The appliance provides a level of functionality that fits in between mirroring and snapshot, according to StorageTek. EchoView tracks all writes from protected servers using journaling, a method of keeping track of which blocks have changed in a data set.
Unlike mirroring, EchoView allows users to go back to a specific point in time. "Besides being expensive, mirroring only protects you from hardware failures, not data corruption," says Chait. He adds, however, that EchoView does not provide failover capabilities in the event that the primary storage goes offline, so StorageTek does not recommend that it be used as a primary mirror.
Meanwhile, unlike with snapshots, EchoView agents on the server automatically copy data every time there's a write to disk rather than only at specific points in time. "With snapshot, if you needed to get back to 3:55 p.m. and you've done a snapshot at 4 p.m., you're fine -- but you never know when a failure is going to occur," he says.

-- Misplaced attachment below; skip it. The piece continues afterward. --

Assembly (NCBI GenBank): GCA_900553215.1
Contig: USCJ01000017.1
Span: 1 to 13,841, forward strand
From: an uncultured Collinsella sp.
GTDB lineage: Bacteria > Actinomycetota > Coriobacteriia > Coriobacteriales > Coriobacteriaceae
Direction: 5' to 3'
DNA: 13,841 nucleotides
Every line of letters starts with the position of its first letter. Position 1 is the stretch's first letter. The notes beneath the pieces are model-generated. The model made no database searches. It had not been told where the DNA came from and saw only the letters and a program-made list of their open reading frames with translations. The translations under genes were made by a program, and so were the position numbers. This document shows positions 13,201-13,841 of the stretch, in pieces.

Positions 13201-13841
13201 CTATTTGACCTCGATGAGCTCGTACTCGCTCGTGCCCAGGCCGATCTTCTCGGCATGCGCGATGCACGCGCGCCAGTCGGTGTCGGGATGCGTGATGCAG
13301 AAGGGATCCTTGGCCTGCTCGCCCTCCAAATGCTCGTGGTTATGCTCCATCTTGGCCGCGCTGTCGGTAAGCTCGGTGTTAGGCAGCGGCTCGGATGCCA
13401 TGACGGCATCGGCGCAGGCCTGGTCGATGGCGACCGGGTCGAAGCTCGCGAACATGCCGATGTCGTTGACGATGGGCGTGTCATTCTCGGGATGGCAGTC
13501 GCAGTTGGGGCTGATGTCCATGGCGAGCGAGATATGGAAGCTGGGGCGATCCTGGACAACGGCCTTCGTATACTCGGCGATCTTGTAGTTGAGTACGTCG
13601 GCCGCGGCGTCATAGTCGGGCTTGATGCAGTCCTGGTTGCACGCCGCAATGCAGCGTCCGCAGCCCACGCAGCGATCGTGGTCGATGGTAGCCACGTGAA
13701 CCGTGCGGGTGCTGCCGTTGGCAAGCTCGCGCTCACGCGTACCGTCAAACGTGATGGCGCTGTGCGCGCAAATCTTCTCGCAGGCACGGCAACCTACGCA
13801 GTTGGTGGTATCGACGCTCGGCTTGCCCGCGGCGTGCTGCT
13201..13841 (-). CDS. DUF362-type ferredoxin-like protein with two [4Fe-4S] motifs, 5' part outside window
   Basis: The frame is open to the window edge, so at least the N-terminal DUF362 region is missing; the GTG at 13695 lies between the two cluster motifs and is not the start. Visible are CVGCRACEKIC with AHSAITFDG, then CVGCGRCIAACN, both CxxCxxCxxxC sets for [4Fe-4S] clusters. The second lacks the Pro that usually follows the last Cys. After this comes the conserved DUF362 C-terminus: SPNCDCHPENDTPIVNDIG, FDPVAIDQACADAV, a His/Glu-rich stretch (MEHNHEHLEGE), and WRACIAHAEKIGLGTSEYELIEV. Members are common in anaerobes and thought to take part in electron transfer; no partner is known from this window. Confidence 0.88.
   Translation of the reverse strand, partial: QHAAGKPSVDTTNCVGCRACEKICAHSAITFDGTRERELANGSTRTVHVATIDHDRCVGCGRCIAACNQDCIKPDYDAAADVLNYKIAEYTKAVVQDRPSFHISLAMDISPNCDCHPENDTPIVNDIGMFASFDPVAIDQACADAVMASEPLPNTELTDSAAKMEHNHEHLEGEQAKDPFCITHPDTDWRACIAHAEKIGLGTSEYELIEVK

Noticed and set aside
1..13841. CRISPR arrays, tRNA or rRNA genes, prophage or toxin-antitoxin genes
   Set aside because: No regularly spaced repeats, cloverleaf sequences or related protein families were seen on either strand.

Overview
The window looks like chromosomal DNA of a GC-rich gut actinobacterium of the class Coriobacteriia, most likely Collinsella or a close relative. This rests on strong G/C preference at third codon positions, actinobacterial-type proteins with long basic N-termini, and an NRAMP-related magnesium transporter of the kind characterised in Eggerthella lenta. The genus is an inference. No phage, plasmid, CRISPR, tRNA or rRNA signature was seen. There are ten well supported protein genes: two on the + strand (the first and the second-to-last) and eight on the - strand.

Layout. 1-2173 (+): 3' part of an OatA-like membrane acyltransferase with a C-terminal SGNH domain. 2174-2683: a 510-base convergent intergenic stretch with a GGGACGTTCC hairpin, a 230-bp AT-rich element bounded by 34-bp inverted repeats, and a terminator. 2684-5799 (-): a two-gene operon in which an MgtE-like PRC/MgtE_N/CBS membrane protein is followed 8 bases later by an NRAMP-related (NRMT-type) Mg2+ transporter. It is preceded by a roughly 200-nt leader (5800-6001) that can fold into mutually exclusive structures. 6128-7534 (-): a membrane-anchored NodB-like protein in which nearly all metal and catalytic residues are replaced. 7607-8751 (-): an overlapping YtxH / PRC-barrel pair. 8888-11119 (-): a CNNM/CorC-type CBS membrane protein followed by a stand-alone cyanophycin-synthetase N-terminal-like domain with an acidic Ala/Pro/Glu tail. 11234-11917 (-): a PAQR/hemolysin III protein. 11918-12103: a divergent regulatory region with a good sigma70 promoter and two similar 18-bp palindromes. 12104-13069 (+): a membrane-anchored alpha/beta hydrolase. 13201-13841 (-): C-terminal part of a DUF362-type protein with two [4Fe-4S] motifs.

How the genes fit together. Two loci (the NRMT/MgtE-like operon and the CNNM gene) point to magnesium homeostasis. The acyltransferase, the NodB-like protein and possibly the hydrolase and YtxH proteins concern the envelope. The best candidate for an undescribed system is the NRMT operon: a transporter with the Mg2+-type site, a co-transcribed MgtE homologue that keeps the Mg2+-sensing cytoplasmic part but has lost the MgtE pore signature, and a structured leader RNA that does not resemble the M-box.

The appliance also allows end users to restore files themselves, using the Windows Explorer interface, based on the same access rights that are provide by the volume management software customers are using.